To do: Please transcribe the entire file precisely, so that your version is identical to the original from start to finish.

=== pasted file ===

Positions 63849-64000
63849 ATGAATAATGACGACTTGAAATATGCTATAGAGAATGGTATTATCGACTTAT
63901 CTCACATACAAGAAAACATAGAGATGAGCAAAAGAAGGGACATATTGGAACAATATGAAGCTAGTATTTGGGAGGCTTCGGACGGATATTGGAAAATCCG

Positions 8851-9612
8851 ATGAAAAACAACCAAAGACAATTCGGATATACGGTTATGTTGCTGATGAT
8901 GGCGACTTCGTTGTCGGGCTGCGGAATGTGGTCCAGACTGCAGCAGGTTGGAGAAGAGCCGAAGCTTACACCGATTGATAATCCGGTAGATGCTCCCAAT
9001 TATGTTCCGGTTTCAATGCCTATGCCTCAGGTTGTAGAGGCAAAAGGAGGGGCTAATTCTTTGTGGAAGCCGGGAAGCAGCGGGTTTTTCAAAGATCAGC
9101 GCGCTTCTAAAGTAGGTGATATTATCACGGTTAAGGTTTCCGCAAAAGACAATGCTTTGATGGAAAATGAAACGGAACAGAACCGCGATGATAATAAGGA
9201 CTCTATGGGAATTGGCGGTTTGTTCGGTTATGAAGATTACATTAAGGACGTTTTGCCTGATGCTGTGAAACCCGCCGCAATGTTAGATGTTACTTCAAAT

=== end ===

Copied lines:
Positions 63849-64000
63849 ATGAATAATGACGACTTGAAATATGCTATAGAGAATGGTATTATCGACTTAT
63901 CTCACATACAAGAAAACATAGAGATGAGCAAAAGAAGGGACATATTGGAACAATATGAAGCTAGTATTTGGGAGGCTTCGGACGGATATTGGAAAATCCG

Positions 8851-9612
8851 ATGAAAAACAACCAAAGACAATTCGGATATACGGTTATGTTGCTGATGAT
8901 GGCGACTTCGTTGTCGGGCTGCGGAATGTGGTCCAGACTGCAGCAGGTTGGAGAAGAGCCGAAGCTTACACCGATTGATAATCCGGTAGATGCTCCCAAT
9001 TATGTTCCGGTTTCAATGCCTATGCCTCAGGTTGTAGAGGCAAAAGGAGGGGCTAATTCTTTGTGGAAGCCGGGAAGCAGCGGGTTTTTCAAAGATCAGC
9101 GCGCTTCTAAAGTAGGTGATATTATCACGGTTAAGGTTTCCGCAAAAGACAATGCTTTGATGGAAAATGAAACGGAACAGAACCGCGATGATAATAAGGA
9201 CTCTATGGGAATTGGCGGTTTGTTCGGTTATGAAGATTACATTAAGGACGTTTTGCCTGATGCTGTGAAACCCGCCGCAATGTTAGATGTTACTTCAAAT